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Governance and Organisation Development

Here at Community Action Suffolk, we recognise the importance that VCFSE (Voluntary, Community, Faith and Social Enterprise) organisations contribute to society. One of our aims at CAS is to ensure that this sector receives information and guidance to help it develop and thrive.

We offer free advice and support on a range of subjects, such as:

•          Setting up a new charitable organisation

•          Legal structures

•          Policies and procedures

•          Trustee roles and responsibilities

Setting up a new charitable organisation

Setting up a new charitable organisation can be a rewarding and enjoyable experience. Many want to do so through personal experience of a situation where they see a gap in the support offered.

One of the first things you need to establish is whether there is another organisation locally that is carrying out the same work that you want to do. If so, it might be worth linking in with them and volunteering/helping them in an already established group.

If there isn’t a service out there, then you need to think about what vehicle you are going to use in terms of organisational structure, as this will determine the minimum amount of people that will be required for you to run, as well as any limits on what you can and can’t do.

More information on setting up a charitable organisation

Legal structures

For new organisations, deciding which legal structure to adopt can cause a lot of confusion. There are many points to consider when choosing a structure, but the main deciding factor is often the level of liability for the trustees.

These are the four main types of charity structure:

  • Unincorporated association
  • Charitable trust
  • CIO (Charitable Incorporated Organisation)
  • CLG (Charitable Company Limited by Guarantee)

The first two are unincorporated structures. An unincorporated organisation is run by a committee, and the individuals that run it are responsible for any liabilities that may incur. It is the easiest form to set up and relatively informal.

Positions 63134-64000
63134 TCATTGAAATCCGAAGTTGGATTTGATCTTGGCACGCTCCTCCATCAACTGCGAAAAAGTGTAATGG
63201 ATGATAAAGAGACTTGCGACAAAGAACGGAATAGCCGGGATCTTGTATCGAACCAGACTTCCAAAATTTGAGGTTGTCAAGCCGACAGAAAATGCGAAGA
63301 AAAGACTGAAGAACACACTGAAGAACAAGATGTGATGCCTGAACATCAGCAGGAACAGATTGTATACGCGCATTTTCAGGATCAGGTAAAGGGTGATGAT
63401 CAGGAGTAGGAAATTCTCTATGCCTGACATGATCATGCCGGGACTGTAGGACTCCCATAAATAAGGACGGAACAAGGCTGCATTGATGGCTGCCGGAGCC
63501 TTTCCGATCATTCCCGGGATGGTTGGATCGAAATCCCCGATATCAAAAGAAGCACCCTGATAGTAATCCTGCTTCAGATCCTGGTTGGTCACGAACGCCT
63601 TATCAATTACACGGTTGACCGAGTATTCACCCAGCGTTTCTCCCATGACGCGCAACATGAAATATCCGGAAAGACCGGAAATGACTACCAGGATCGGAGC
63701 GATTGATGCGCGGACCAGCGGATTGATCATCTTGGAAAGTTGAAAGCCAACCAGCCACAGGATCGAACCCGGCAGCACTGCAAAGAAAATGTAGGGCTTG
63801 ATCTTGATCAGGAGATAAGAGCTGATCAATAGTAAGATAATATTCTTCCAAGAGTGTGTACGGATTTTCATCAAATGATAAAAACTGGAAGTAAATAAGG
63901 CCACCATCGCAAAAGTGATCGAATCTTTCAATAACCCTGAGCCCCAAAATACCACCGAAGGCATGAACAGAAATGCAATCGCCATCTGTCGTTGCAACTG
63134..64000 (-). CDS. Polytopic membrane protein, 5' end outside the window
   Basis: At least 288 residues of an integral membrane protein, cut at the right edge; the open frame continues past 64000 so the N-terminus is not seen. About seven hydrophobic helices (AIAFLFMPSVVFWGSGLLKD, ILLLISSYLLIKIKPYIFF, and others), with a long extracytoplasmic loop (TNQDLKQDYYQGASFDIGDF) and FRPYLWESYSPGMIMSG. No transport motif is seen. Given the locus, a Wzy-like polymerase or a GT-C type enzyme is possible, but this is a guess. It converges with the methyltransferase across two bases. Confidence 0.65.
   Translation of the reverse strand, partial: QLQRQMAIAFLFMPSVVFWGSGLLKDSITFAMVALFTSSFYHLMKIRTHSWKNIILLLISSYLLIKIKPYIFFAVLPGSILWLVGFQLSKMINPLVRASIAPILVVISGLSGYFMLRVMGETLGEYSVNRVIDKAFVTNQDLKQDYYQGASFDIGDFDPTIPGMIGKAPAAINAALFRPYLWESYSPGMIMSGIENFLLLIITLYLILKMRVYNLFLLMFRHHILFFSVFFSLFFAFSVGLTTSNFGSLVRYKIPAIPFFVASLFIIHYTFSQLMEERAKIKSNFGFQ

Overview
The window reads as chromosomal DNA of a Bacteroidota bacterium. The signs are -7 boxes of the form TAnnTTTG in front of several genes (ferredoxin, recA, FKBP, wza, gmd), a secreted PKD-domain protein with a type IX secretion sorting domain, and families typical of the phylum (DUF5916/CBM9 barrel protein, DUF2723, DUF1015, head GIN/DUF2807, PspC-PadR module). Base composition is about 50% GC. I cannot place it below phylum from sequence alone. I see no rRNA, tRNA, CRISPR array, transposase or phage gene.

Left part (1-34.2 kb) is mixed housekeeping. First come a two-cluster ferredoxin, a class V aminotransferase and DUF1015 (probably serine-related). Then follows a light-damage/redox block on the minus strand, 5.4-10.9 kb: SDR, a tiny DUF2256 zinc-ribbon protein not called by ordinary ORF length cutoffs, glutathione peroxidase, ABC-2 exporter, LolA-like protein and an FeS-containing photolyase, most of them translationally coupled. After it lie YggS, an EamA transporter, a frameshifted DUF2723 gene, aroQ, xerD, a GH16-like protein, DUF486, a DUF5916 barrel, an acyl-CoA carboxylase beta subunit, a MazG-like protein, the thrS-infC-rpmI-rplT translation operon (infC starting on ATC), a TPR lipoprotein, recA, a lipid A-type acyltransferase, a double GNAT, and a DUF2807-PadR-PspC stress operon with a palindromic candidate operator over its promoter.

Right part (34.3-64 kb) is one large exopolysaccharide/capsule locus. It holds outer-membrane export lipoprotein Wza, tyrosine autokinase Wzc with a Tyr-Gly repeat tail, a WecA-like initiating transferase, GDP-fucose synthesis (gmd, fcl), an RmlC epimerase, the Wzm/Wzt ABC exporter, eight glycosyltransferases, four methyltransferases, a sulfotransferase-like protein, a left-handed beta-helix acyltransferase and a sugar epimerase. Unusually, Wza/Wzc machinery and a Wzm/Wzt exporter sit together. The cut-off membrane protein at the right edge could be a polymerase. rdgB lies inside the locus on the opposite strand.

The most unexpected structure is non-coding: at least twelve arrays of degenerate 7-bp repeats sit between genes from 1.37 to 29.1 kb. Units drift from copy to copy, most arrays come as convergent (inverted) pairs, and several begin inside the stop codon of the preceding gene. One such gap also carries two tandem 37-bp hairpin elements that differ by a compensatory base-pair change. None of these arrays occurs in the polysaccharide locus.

The other two are incorporated structures, which creates organisations with separate legal identity. Therefore, the board will be protected against liabilities — so long as they have acted legally and with due care.

Your charity structure is defined by its governing document (the legal document that creates the charity and says how it should be run). Each type of structure requires a different type of governing document (constitution, trust deed, etc.) but their function is the same: serving as a rulebook.

You can also set up an organisation that has more a social mission rather than a charitable purpose, somewhere between a standard business and a charity, in which case a Community Interest Company (CIC) might be a suitable option for you. This structure does not have charitable status but is more flexible in terms of trading and income generation.

More information on legal structures

Policies and procedures

It is essential for your organisation to have policies and procedures in place to protect the governing body and the people that run or use your services, and to deal efficiently with any situations that may arise.

Below are some examples of policies and procedures that you might need to have in place to help embed strong governance in a sustainable and enduring organisation. The exact will depend on what your organisation/group wants to achieve and the people it is being set up to benefit.

  • Safeguarding children and adults
  • Behaviour and Code of Conduct
  • Confidentiality
  • Equality, Diversity and Inclusion
  • Health & Safety
  • Risk Assessment
  • First Aid
  • Lone Working
  • Complaints/Grievance
  • Recruitment (including volunteers and trustees) and compliance with DBS
  • Finance

A useful resource to consider when developing or reviewing your policies and procedures is the CAS Quality Framework.  It offers tailored levels of support including the HealthCheck Plus and Quality Standard, which contain additional guidance and example documents to help you develop and embed these policies and procedures.

Trustee roles and responsibilities

Trustees are responsible for governing a charity and directing how it is managed and run. They may be called trustees, the board, the management committee, governors, directors, or something else. We offer help with trustee recruitment, retention and succession planning, as well as helping to resolve any trustee issues that you may be experiencing.

For further information as to what is entailed in being a trustee, please follow this link:

Contact us

Heyder Magalhães

Business Support Officer

T: 01473 345397

E: [email protected]